Students In Volunteer Army Fight To Make A Difference

October 03, 1990|By Greg Tasker | Greg Tasker,Staff writer

WESTMINSTER - Sam Leppo II learned something when he staged a rock-a-thon last spring that raised nearly $1,000 for the local chapter of the American Cancer Society.

He learned he enjoyed helping people.

"I think that helping others gives you a feeling of self-satisfaction," said the Union Bridge 16-year-old, who is the son of Westminster Police Chief Sam Leppo. "It not only helps you to understand yourself, but also to understand a larger number of other people."

For many students, volunteering to help others has become as much a part of high school life as football games, clubs and dances.

By reflecting on his activism, Leppo, a junior at Francis Scott Key High School, has achieved one of the goals of the Carroll school system's broad community service program.

"Service and learning are one and the same," said Maggie O'Neill, assistant director of the Maryland Student Service Alliance, which helped Carroll develop its program. "We're interested in not only getting kids to help out but to reflect on what they've learned."

Reflecting often spills over into the classroom, where students write about or discuss their experiences after reading related stories.

"We want to stimulate them," O'Neill said. "What difference does it make in a society when people help one another? There's so much potential. Every kid could get something out of it."

This year marks Carroll's third year in the community service program.

Each of the system's high schools, middle schools and its vocational-technical school are involved in a variety of programs aimed at helping people, cleaning the environment or entertaining the invalid.

"Some are doing little, while others are really taking the ball and running," said Peter B. McDowell, Carroll's director of secondary schools, who coordinates the system's community service program. "Not everybody has to march to the beat of the same drummer."

Vo-tech students last year sang Christmas carols to Carroll County General Hospital patients and Westminster Nursing Home residents. Members of the South Carroll High School Science Club planted trees to protect Piney Run stream.

Students have staged bowl-a-thons and jump-rope-a-thons, coordinated aluminum can and paper recycling drives, collected food, clothing and blankets for the needy and victims of natural disasters here and abroad.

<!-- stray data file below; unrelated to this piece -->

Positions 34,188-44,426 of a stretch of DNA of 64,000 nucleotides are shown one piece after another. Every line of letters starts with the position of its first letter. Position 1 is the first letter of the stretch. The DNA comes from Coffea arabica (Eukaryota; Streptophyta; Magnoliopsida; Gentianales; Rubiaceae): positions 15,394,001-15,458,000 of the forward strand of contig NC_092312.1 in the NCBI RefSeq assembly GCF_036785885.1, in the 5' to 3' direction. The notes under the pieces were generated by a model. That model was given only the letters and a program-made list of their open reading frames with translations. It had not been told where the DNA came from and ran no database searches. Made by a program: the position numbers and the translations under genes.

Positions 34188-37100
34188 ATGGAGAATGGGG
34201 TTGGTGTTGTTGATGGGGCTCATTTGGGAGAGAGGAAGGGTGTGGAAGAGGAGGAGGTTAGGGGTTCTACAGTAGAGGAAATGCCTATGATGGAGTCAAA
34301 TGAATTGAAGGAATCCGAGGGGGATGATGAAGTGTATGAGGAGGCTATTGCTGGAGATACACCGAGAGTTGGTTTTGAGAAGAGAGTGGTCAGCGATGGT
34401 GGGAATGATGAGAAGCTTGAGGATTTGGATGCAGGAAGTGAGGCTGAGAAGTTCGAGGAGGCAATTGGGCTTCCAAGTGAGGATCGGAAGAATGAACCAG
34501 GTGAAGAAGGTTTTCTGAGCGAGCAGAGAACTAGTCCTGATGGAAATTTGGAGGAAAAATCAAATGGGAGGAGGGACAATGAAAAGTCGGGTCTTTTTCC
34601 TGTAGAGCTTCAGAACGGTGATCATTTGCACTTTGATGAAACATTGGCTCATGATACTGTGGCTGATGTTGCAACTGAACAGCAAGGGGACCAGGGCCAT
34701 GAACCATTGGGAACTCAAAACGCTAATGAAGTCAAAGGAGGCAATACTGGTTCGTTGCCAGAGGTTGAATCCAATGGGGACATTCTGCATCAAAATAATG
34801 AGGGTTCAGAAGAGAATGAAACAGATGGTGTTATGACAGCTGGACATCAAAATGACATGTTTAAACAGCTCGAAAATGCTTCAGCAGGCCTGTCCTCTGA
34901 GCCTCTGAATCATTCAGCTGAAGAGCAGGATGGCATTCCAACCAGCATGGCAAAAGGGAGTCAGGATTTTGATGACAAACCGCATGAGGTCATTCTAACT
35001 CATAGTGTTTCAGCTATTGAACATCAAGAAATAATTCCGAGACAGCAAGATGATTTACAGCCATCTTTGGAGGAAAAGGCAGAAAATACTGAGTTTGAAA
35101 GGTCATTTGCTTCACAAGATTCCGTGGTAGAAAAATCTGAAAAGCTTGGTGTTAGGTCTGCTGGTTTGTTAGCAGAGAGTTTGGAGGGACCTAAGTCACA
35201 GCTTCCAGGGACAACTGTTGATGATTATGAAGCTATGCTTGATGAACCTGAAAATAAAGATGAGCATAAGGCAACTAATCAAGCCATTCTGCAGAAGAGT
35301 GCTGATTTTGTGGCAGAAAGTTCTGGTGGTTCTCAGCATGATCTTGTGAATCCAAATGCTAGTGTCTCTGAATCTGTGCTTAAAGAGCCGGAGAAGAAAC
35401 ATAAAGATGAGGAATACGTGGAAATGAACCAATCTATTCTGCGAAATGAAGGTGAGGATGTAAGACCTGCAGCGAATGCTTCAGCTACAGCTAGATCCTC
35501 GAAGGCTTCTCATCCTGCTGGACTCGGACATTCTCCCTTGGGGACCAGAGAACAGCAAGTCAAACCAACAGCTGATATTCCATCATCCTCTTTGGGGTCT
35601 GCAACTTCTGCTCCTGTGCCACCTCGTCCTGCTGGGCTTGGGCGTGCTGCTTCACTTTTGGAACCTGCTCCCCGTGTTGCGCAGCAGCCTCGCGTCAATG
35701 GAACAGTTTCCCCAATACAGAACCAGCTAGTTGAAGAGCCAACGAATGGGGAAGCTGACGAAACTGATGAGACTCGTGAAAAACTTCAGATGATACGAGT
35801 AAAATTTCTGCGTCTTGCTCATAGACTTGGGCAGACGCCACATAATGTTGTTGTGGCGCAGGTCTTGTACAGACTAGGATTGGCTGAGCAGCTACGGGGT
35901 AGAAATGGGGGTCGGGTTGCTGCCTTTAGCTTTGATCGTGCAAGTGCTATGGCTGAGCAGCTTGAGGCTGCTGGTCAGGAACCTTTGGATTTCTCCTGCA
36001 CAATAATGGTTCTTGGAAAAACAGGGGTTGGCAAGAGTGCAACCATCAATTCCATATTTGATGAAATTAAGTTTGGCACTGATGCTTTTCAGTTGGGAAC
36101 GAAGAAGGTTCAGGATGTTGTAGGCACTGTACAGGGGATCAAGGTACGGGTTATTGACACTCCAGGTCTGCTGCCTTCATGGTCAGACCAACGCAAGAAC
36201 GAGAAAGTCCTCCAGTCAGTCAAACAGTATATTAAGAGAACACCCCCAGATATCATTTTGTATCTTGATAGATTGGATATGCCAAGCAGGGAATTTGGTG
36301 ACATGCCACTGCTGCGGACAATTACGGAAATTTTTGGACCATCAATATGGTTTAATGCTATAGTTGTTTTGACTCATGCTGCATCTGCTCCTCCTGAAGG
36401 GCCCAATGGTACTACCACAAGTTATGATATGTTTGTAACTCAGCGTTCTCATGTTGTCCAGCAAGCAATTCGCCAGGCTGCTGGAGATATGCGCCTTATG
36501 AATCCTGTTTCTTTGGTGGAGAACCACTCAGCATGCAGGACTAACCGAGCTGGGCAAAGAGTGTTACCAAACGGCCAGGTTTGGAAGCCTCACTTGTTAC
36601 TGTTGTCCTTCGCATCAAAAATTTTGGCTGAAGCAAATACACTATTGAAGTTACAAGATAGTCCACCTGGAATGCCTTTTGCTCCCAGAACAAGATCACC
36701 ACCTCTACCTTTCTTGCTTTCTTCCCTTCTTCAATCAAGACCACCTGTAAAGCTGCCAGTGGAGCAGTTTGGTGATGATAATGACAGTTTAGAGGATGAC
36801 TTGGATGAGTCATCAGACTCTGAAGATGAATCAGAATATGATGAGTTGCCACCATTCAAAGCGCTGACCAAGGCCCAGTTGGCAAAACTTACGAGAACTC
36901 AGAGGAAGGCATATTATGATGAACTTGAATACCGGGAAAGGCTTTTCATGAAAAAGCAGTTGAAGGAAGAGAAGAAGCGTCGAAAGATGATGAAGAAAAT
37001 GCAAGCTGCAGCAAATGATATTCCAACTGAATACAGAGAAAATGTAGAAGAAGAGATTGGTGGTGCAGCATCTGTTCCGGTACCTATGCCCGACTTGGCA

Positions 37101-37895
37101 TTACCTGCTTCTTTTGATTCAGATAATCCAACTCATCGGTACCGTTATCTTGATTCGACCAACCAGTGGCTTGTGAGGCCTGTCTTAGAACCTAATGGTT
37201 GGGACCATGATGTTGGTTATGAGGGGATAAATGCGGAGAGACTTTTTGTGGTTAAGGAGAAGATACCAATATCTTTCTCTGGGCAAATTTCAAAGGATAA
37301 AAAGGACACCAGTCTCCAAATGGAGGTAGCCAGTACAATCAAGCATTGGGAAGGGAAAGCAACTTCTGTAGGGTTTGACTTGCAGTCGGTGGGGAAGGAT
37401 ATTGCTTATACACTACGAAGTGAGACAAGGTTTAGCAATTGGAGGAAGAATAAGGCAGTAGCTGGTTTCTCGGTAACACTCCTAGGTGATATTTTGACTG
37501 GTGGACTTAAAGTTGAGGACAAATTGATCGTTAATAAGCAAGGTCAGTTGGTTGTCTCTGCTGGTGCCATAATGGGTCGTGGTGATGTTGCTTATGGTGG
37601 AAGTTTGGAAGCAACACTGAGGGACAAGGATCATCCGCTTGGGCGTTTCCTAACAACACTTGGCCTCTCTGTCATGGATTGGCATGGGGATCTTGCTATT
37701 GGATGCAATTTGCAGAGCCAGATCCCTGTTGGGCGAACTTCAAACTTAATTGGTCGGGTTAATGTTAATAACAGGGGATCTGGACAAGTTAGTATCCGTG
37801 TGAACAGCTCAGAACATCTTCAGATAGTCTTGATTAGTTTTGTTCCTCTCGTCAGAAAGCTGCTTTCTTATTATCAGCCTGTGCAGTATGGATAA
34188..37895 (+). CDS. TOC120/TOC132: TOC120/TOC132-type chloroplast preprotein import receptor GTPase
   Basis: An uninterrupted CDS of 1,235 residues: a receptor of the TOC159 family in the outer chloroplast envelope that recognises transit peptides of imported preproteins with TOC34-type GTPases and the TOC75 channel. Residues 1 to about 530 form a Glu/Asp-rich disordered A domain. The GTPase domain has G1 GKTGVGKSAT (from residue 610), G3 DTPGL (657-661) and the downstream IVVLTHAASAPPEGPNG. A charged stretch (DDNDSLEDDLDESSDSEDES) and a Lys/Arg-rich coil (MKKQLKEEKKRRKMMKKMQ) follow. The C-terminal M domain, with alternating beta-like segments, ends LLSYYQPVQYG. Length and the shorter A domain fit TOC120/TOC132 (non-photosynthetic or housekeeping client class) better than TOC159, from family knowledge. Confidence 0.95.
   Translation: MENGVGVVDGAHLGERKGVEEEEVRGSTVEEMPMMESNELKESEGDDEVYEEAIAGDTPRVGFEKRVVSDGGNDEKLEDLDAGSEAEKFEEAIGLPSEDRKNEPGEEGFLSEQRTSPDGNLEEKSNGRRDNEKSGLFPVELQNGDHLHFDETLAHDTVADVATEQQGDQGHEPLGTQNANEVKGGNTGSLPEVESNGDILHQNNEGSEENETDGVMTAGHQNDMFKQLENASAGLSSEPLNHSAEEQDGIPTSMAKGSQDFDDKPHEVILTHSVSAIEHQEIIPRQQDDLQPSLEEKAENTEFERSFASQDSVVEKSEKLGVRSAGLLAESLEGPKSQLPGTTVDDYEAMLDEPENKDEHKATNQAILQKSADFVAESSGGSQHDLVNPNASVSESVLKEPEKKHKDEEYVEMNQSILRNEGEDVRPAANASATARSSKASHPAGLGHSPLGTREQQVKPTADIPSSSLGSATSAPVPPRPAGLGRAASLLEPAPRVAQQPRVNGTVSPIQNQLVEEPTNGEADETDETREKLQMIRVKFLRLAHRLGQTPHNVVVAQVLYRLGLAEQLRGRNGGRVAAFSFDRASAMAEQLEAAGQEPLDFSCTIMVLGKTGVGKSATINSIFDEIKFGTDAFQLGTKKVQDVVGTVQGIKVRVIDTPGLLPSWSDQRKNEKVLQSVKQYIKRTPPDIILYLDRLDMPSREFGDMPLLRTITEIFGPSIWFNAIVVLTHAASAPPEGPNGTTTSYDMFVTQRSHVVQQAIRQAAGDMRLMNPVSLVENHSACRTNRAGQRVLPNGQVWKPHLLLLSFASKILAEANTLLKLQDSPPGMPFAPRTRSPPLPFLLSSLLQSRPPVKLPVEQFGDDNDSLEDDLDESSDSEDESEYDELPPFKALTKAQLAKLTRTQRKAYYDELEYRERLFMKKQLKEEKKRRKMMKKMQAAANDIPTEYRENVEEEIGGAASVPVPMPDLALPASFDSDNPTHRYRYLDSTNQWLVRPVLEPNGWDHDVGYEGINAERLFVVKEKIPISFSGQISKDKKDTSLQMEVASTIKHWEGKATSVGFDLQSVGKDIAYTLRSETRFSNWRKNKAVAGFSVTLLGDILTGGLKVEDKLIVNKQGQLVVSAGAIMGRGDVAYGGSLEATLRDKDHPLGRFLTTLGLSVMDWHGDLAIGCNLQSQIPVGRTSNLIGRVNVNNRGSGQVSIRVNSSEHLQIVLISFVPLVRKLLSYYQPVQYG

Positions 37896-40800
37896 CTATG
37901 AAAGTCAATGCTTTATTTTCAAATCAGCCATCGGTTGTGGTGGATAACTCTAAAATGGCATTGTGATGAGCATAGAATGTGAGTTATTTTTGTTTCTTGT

"Carroll County has one of the best community service programs going that I've ever seen," O'Neill said. "They're doing phenomenal things."

Many students often participate in more than one community service project because of their involvement in several school organizations, said Betty Davis, a South Carroll High School guidance counselor who coordinates an organization there called Students Helping Other People.

"A lot of these kids do a lot of different things," she said, noting her group coordinated a blanket drive for California earthquake victims last fall and helped the Science Club sell Earth Day T-shirts last spring.

Marcy Glanville, a South Carroll High School senior, said she joined SHOP because she enjoys helping people.

One of that group's first tasks this year is to pass out yellow ribbons to remind people of the American soldiers stationed in the Middle East.

"We have a small Peace Corps-type of thing going, and we're trying to do things to make people more aware of what's going on over there," the 16-year-old Sykesville resident said.

Volunteering is a particularly effective tool for raising the self-esteem of not only high school students but also middle school students, who educators say often have difficulty adapting to the emotional and physical changes during the transition from elementary school to high school.

"It improves their self-image," said Frances Kasher, a Sykesville Middle School special education teacher who coordinates the schools' community service program. "I think they can begin to feel more a part of the community. They need to feel that they're worthwhile and that their contributions are important. This is one way of letting them feel that."

Boosting student self-image also was a factor in the growth of community service programs at Francis Scott Key High School.

The program there developed out of the English department's cooperative learning program, in which students worked as teams instead of as individuals in an effort to mirror the real world.

"Students learned to work together, but there was something missing," said Rosalie Gardner, a Francis Scott Key High School English teacher.

"What was missing was a feeling of belonging. We wanted to raise their self-esteem and thought community service would be a good way to do that."

Since then, community service has become a way of life, and groups have had no problem recruiting students for countless projects.

"It's hard to describe," Gardner said. "The whole school is involved.

There's this infusion into all areas of the school. None of it is mandatory. It is just a way students and teachers have begun to think. When we plan now, we ask, 'What community services things are we going to do this year?' " For Kelly Owens, a Francis Scott Key High School senior, volunteering her time with the handicapped in classrooms and at the riding stable the past few years has better prepared her for a planned career in special education.

"I just love it," said the 17-year-old New Windsor resident. "There's definitely a great deal of satisfaction. And I've learned a lot about handicapped kids and the kinds of options for careers in special education."

Baltimore Sun Articles
Please note the green-lined linked article text has been applied commercially without any involvement from our newsroom editors, reporters or any other editorial staff.